Space savers offer bandwidth boost

Data compression: Buying more Wan bandwidth to meet expanding needs is still an expensive option. The smarter move is get the most out of what you already possess

Enterprises are discovering new uses for wide area networks, such as voice over IP (VoIP), datacentre consolidation and back-ups of distributed data files to a central, safe, auditable location.

But with greater versatility comes far greater demands on Wan bandwidth and, although its costs are decreasing, they are not going to disappear. The key, therefore, is to make the most of available bandwidth, and compression is one of the techniques enterprises can use.

The main types of data compression are lossy compression, lossless standards-based compression and lossless advanced compression.

Lossy compression

In lossy compression, some data is lost in the attempt to decrease file size, but it is hoped that the loss of data is not significant.

Lossy compression is used for audio and video, where data loss leads to a slightly noisier sound or a coarser image. acceptable because of the massive decrease in file size. JPeg, MPeg, MP3 and MPeg-2are examples of lossy compression formats.

Files that have been compressed with a lossy compression algorithm can usually be recompressed to decrease the size of the file, and some commercial products provide that capability through on-the-fly recompression of images on a website, for example.

However, it is important to be aware of the contents of the files that are being recompressed. For example, it might not be a good idea to increase the compression (and therefore lose important detail) in an x-ray image being used for diagnosis.

Lossless compression

As its name implies, lossless compression reduces the size of the data flow without losing any information. The flow delivered to the recipient is absolutely identical to the flow sent by the original sender.

Standardised lossless compression algorithms include deflate/GZip, Gif, PNG and Van Jacobson's TCP/IP header compression.

Deflate is a very common option and the decompressor is embedded in all the major browsers. (It is the actual algorithm that is known as "deflate," while GZip is a common implementation and associated file format.)

Some suppliers enable GZip compression on data flowing from the browser to the server. This is particularly useful if the user is transmitting long data fields to the server or if very large cookies are present, as is sometimes the case with single sign-on technologies.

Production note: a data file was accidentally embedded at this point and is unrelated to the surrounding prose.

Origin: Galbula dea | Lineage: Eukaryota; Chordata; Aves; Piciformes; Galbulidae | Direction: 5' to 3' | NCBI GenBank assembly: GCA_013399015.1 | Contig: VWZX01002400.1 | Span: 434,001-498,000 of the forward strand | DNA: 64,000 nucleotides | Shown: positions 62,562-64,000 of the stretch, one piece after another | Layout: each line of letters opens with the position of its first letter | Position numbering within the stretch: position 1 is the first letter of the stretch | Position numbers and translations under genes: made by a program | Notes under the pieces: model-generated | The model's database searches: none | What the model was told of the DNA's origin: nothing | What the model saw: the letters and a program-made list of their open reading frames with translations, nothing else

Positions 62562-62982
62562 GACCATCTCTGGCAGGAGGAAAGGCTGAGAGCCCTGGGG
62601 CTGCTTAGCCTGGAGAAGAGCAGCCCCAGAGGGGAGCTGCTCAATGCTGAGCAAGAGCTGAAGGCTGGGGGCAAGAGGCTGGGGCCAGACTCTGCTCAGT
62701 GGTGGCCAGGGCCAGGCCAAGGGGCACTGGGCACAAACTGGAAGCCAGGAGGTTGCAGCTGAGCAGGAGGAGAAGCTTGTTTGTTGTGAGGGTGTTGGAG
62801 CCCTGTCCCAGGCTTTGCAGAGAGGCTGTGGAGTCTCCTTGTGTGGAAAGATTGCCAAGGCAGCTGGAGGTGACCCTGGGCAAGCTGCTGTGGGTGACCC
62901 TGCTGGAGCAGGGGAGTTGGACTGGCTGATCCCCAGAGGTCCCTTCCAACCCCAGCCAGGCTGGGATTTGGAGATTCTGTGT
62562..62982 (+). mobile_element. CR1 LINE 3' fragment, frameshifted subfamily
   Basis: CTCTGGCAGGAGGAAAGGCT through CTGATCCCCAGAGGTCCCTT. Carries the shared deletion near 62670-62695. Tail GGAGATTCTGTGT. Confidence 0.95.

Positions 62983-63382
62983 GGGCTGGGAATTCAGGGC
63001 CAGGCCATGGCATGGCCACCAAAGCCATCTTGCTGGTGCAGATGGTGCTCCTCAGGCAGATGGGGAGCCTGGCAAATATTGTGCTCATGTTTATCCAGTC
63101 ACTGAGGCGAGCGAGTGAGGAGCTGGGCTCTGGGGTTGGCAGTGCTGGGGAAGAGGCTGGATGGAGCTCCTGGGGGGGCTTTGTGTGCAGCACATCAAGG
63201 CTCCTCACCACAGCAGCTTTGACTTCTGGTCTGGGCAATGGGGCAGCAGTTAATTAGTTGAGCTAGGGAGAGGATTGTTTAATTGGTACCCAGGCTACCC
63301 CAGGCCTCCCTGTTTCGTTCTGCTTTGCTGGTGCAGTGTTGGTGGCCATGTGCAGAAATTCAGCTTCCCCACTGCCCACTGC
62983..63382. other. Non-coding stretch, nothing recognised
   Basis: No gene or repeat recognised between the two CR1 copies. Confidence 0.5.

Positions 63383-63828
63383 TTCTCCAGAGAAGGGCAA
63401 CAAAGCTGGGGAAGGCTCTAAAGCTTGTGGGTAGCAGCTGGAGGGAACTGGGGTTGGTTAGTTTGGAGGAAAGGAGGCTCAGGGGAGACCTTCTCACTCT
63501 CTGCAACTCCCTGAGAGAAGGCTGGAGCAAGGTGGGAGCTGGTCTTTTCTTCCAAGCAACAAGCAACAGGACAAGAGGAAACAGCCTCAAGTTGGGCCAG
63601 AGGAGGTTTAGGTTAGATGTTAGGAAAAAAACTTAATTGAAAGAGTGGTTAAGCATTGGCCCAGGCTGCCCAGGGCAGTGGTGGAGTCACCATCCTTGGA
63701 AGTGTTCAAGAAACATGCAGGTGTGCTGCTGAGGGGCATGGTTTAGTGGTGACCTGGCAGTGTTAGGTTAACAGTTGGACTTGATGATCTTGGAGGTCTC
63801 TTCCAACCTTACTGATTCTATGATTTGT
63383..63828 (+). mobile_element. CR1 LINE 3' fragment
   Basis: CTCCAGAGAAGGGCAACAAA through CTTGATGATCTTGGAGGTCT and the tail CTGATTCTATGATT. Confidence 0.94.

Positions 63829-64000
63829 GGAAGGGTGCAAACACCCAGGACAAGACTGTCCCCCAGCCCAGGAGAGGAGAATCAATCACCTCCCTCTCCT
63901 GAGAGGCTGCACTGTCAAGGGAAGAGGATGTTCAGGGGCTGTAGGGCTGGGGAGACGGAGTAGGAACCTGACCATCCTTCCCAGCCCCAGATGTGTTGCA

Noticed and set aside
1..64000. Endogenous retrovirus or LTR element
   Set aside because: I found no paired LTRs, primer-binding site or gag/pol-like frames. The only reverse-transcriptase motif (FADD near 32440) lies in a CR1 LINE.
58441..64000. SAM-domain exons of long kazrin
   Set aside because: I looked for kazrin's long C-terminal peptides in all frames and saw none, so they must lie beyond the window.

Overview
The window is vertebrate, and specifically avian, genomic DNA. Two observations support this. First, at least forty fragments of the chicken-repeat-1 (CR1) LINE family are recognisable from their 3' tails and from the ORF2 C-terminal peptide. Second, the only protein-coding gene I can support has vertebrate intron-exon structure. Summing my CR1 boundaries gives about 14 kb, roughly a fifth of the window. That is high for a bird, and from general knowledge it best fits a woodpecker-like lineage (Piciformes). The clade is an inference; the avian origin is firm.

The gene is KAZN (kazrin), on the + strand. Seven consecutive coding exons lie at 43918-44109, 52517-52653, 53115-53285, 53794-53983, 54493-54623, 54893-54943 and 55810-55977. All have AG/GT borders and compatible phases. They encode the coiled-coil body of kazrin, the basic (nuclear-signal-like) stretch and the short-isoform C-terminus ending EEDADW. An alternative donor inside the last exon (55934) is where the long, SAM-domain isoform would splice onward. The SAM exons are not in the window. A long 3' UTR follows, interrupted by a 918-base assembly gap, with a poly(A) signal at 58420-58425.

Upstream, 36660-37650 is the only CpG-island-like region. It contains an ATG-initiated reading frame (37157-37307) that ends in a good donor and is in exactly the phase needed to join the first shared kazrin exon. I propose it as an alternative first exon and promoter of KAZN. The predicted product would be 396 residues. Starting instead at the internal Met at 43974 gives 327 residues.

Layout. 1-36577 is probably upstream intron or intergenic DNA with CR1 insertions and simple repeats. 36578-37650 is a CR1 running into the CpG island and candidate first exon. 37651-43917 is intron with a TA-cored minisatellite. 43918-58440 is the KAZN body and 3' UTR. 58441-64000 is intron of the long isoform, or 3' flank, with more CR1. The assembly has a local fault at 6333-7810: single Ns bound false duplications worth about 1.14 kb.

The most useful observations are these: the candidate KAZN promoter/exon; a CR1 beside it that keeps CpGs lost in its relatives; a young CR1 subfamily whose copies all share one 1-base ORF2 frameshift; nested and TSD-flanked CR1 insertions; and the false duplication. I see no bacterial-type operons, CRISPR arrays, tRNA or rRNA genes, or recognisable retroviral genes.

GZip compression is also commonly used to compress and transport files from one computer or PC to another. It is available for non-browser site-to-user data flows, although that sometimes requires a browser plug-in.

Compression software inside the individual user's client can see the data in cleartext, without any of the encryption that a virtual private network might impose. (Encrypted data cannot be compressed because it appears to be random.)

Van Jacobson's TCP/IP header compression (RFC 1144) is an entirely different compression method in which intimate knowledge of the data is used in the compression algorithm. A combined TCP/IP header needs 40 bytes, uncompressed, but Jacobson found a way to transport all of the information in just three to five bytes.

The initial headers that establish the TCP/IP connection are sent uncompressed, but subsequent headers make very few changes from these. It is therefore necessary to send only the few bits that change from packet to packet, so the header size can be reduced.

Applications are usually the only place where this type of compression can be performed, but it is also possible, with detailed knowledge, to implement header compression on the communications link.

Lossless advanced compression

Some products can provide much higher compression, but they require the installation of a special appliance or software at either the user's location or at some intermediate site close to the user, where the decompression can be performed.

These advanced compression products provide value by:

  • Increasing the compression and decompression speed, thereby ­allowing use on high-speed Wan links of more than 155mbps.
  • Increasing the amount of compression by using specialised algorithms, some of which can identify the type of file being compressed and then custom-fit the algorithm to the file (for example, using different compression algorithms for image files, for text files, for TCP/IP headers, and for VoIP packets).
  • Creating and maintaining large dynamic compression dictionaries of repeated data sequences at both ends of the link and storing those sequences over a very long period of time (days, weeks, or more, instead of just the few moments stored in a normal algorithm). This "stateful compression" or "data reduction," usually combined with the ability to process high-bandwidth links at full speed, can result in extremely high compression ratios.
  • Performing all of this work while introducing only minimal latency (typically under two milliseconds end-to-end for compression and decompression together).

The algorithms used by advanced compression products are very different from one another. They are completely proprietary and are not standardised.

For example, these products yield different results depending on the data being compressed and on the number of times that identical data passes over the Wan link.

Eric Siegel is a senior analystat Burton Group

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